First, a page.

Scott Faber, senior vice president for government affairs at the Environmental Working Group, said he’s optimistic about how the Biden administration will deal with the chemicals. The group is a nonprofit organization based in Washington.

New Hampshire Union Leader: Letter: Lawmakers must take action on PFAS to protect NH

To address the PFAS crisis, I urge Reps. Chris Pappas and Annie Kuster, along with Sens. Maggie Hassen and Jeanne Shaheen to work aggressively with advocacy groups like the Environmental Working Group (EWG) and the Biden administration to stringently regulate the amount of PFAS discharged into the environment, end non-essential uses of PFAS, limit new PFAS compounds, and clean-up polluted communities.

Biden’s Vilsack Pick for Secretary of Agriculture

Sierra: Tom Vilsack for Agriculture Secretary Worries Environmentalists

“It’s too early to know exactly how Vilsack’s overweening boosterism for commodity crop agriculture will deflect and undercut meaningful efforts to confront agriculture’s contribution to global warming,” Ken Cook, president of the Environmental Working Group, told Sierra.

Trump Administration

Newburgh Gazette (Ill.): American Petroleum Institute backs EPA decision to maintain particulate matter standards

"For four years, this administration has waged war on public health by kowtowing to polluters", said EWG President Ken Cook.

Asbestos

U.S. PIRG: Gift Guide: How to avoid toxics in beauty products

As a result, we’ve seen evidence of asbestos contaminating talc products that have made it into stores. In 2018, our lab testing found asbestos in Claire’s makeup, a brand marketed to children, prompting the FDA to confirm our results. This year, our partners at the EWG found asbestos in more makeup. The evidence is clear: talc isn’t worth the risk of asbestos contamination.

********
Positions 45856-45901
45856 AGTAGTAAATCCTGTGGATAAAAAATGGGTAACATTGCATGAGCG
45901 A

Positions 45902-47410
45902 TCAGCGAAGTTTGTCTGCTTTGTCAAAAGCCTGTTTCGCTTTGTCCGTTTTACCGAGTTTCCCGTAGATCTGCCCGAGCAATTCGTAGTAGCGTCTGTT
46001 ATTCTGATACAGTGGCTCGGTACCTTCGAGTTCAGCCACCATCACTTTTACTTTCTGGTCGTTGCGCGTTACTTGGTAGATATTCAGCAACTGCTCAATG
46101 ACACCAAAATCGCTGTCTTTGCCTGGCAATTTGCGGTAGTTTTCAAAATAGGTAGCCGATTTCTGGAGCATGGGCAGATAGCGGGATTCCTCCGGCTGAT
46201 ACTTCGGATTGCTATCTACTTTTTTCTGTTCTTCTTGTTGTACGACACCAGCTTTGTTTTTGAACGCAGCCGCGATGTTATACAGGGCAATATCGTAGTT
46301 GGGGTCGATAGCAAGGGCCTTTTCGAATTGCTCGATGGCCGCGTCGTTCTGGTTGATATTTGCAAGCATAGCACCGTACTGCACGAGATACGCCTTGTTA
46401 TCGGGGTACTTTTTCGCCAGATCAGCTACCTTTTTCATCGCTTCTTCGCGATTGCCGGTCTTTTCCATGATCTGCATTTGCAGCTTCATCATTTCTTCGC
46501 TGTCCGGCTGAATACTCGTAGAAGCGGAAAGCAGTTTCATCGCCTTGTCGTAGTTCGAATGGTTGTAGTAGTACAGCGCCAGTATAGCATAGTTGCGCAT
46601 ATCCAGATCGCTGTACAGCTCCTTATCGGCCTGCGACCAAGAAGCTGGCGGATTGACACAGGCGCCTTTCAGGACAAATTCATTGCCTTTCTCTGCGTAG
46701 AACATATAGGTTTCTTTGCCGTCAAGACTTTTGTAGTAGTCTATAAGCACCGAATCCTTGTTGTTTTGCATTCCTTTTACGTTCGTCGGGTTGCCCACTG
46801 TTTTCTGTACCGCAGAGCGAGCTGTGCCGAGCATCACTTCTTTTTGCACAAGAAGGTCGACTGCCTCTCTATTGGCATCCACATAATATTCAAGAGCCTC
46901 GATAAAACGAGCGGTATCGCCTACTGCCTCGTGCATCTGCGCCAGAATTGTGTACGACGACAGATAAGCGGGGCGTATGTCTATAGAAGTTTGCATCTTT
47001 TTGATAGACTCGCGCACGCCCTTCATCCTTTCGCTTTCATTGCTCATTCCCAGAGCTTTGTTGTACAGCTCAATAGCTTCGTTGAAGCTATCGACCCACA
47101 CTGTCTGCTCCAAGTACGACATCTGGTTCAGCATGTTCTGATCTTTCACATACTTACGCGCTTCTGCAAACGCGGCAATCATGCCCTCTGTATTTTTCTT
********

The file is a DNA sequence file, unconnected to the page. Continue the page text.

Health Thoroughfare: Is There Asbestos in Food Items at the Supermarket? Find Out Here…

The Environmental Working Group have actually estimated that around 1,200 people a year die from gastrointestinal cancer due to asbestos exposure.

CAFOs

The Kansas City Star (Mo.): While Missouri farmers fight plan for 10,000 hogs as neighbors, state sides with big ag

Just to the North, the number of CAFOs in Iowa has increased fivefold in the last three decades, according to the Environmental Working Group.

California Toxic-Free Cosmetics Act

NBC LX: Makeup Companies Don't Have to Prove Their Products Are Safe — California Wants to Change That

Susan Little, EWG senior advocate for California Government Affairs, was interviewed about the new California Toxic-Free Cosmetics Act for a new NBC platform called Lx, which targets a younger demographic and streams on its new Peacock service/apps.

Chromium-6 in Tap Water

Natural News: Chemical reaction between pipe alloy and water disinfectants produce cancer-causing chromium in drinking water

In a 2016 report by the Environmental Working Group (EWG), a nonprofit research organization based in Washington D.C., more than 200 million Americans are estimated to be drinking tap water that contains dangerous levels of chromium-6. 

Cleaning Products

Bob Vila: The Best Soap Scum Removers for the Bathroom

The best soap scum remover may also be certified by the USDA and the EPA. You can also check out the Environmental Working Group (EWG)’s Guide to Healthy Cleaning for product toxicity and ratings.

Skin Deep® Cosmetics Database

Goop: The Greatest Last-Minute Gifts of All Time

GOOP includes EWG at the very bottom under the section “For Others.” The EWG blurb links back to the GOOP podcast episode “Why Are There Still Toxic Ingredients in Beauty Products,” with Nneka Leiba, EWG VP of Healthy Living Science.